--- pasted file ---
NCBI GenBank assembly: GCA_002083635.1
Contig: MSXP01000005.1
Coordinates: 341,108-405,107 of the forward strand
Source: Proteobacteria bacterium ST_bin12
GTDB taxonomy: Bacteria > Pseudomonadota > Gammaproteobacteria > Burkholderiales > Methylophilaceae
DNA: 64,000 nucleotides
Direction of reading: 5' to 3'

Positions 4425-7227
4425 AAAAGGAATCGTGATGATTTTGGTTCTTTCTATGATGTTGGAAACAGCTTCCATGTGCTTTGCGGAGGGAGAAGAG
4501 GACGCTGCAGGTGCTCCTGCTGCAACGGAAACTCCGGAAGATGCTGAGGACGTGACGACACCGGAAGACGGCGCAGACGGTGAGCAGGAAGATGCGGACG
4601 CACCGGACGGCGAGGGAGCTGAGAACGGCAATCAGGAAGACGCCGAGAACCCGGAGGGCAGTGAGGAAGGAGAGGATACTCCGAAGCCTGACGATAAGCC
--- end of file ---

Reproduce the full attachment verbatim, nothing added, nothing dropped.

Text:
NCBI GenBank assembly: GCA_002083635.1
Contig: MSXP01000005.1
Coordinates: 341,108-405,107 of the forward strand
Source: Proteobacteria bacterium ST_bin12
GTDB taxonomy: Bacteria > Pseudomonadota > Gammaproteobacteria > Burkholderiales > Methylophilaceae
DNA: 64,000 nucleotides
Direction of reading: 5' to 3'

Positions 4425-7227
4425 AAAAGGAATCGTGATGATTTTGGTTCTTTCTATGATGTTGGAAACAGCTTCCATGTGCTTTGCGGAGGGAGAAGAG
4501 GACGCTGCAGGTGCTCCTGCTGCAACGGAAACTCCGGAAGATGCTGAGGACGTGACGACACCGGAAGACGGCGCAGACGGTGAGCAGGAAGATGCGGACG
4601 CACCGGACGGCGAGGGAGCTGAGAACGGCAATCAGGAAGACGCCGAGAACCCGGAGGGCAGTGAGGAAGGAGAGGATACTCCGAAGCCTGACGATAAGCC